Yet another satellite to be launched by India on May 5
The Dollar Business Bureau
Come Friday, and India will launch a Satellite from the Sriharikota base. The South Asian Satellite is intended to be used for the South Asian Association of Regional Cooperation (SAARC). It will be launched on 5th May, the Prime Minister informed listeners during his Mann ki Baat Radio address on Sunday and the facilities it would offer to the region.
Modi referred to the satellite as one in line with the inclusive development-spirit of the ‘Sabka Saath, Sabka Vikas’ concept. He was quoted in the official PMO website as saying, “It (Sabka Saath, Sabka Vikas) is not limited to the confines of India. It applies to the global context too. And very specially to our neighbouring countries. May our neighbouring countries be with us in our journey, (and) may they develop equally.”
The 49.13 m tall GSLV-F09 satellite would offer facilities such as mapping of natural resources, and also in sectors such as telemedicine, education, IT connectivity, and providing a boon to the progress of the entire region. Each country is expected to get access to at least one transponder through which they could beam their individual programming and there is potential for a common South Asian programming as well, according to media reports.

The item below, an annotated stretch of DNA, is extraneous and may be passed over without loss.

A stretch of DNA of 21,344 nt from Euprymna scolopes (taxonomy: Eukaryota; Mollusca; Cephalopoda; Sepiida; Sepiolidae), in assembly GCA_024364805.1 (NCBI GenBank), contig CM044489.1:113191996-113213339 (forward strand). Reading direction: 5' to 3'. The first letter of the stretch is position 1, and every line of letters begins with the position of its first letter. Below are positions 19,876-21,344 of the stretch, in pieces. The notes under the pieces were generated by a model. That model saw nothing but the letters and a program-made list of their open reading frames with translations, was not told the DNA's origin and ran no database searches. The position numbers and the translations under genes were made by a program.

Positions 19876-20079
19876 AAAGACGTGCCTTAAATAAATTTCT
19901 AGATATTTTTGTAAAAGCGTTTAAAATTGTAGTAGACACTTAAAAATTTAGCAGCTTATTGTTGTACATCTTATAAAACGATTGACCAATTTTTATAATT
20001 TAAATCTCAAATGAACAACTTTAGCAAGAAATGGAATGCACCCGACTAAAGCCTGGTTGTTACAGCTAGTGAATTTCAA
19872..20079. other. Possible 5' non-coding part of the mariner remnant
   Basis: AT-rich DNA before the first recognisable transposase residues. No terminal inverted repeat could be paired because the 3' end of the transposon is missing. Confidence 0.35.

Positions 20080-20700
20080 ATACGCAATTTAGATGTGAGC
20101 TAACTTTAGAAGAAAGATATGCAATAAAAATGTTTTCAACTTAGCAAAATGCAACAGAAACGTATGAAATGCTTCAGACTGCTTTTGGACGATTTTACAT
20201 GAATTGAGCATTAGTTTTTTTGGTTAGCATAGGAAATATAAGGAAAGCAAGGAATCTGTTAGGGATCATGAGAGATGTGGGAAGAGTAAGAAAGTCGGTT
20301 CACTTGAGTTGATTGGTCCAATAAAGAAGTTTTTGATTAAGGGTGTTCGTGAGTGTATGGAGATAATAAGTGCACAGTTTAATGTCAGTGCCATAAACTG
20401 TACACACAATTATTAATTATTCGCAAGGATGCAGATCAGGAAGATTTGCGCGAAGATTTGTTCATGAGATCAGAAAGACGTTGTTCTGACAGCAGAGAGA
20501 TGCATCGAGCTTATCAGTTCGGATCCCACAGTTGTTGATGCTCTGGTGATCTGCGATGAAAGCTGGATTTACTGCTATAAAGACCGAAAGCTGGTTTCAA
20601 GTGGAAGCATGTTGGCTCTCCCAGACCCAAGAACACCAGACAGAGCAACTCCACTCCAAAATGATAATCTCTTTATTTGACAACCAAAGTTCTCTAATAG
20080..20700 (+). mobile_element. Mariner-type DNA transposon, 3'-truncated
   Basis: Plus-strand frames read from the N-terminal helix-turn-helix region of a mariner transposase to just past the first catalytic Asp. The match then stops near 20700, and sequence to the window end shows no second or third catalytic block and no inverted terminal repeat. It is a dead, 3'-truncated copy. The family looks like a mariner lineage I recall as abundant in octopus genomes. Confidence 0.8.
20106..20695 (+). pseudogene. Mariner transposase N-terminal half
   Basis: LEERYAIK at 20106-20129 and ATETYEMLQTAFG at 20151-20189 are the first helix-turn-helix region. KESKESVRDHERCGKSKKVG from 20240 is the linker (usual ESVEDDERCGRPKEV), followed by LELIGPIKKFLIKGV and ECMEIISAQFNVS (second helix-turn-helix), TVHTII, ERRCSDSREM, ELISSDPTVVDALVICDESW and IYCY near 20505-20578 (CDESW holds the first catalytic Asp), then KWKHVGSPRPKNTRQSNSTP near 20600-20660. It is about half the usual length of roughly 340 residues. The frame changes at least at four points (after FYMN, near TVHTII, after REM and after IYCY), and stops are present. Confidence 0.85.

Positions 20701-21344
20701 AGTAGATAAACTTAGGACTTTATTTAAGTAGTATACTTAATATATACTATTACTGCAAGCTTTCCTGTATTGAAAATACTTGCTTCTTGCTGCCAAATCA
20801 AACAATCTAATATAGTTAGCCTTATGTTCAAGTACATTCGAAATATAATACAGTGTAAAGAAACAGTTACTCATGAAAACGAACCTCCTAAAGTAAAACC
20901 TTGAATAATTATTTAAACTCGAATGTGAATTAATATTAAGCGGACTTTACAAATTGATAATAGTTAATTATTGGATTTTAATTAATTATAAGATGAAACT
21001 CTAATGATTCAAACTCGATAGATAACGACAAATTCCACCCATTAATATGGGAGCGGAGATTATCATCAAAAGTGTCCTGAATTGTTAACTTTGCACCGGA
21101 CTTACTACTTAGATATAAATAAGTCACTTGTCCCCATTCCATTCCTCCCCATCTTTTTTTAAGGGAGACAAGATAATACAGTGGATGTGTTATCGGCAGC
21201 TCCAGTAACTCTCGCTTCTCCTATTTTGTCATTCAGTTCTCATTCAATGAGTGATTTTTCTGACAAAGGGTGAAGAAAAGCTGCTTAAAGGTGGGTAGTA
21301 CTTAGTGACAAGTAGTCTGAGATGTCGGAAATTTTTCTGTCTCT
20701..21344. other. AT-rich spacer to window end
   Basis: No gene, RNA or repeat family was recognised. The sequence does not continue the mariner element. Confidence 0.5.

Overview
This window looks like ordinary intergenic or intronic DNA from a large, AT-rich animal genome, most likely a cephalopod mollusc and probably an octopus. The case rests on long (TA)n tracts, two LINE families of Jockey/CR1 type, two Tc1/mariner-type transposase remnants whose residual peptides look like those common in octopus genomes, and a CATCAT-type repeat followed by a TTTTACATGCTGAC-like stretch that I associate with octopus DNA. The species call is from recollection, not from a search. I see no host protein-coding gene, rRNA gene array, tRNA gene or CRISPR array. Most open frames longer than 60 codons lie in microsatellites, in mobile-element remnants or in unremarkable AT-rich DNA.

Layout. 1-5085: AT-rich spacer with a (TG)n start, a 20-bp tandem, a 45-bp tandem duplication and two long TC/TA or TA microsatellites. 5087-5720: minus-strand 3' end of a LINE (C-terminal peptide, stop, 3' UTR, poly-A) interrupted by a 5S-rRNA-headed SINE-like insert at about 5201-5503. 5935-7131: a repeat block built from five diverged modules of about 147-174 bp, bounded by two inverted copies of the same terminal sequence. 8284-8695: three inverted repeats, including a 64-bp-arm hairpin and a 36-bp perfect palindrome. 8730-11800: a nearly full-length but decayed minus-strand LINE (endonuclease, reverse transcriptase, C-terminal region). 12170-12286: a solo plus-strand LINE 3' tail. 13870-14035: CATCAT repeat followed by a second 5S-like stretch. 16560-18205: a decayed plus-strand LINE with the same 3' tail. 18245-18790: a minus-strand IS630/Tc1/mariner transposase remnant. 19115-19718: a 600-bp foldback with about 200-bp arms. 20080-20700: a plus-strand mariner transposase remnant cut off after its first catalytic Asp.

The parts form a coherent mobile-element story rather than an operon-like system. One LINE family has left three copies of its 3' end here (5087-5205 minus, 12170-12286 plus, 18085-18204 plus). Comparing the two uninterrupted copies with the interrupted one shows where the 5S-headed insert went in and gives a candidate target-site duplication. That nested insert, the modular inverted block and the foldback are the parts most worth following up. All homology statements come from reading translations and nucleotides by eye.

Codenamed GSLV-F09, the 2230 kg satellite’s mission is the eleventh flight of this GSLV and the fourth consecutive flight with an indigenously developed Cryogenic Upper Stage (CUS) engine. The satellite will be launched from the Second Launch Pad (SLP) at Satish Dhawan Space Centre at Sriharikota.
“It is an important step by India to enhance co-operation with entire South Asia… it is an invaluable gift. This is an appropriate example of our commitment towards South Asia. I welcome all the South Asian countries who have joined us on the South Asia Satellite in this momentous endeavour…. My best wishes to them,” shared the Prime Minister.
The Satellite program, costing Rs. 235 cr, was announced during the 2014 SAARC summit in Nepal. Pakistan had reportedly denied the ‘Indian gift’, refusing to join in the developmental program. Dr. Jitendra Singh, the head of the Atomic energy and space ministry had suggested during a parliament session that the Indian government under the ministry would bear the costs.
Sources from ISRO confirmed the news suggesting that the satellite would be a GSAT-9, a Geostationary Communication Satellite. The Satellite provides various communication applications in Ku-band with coverage over South Asian countries. The cuboid-structured satellite is built around a central cylinder with a mission life of over 12 years, and offers 12 Ku-band transponders.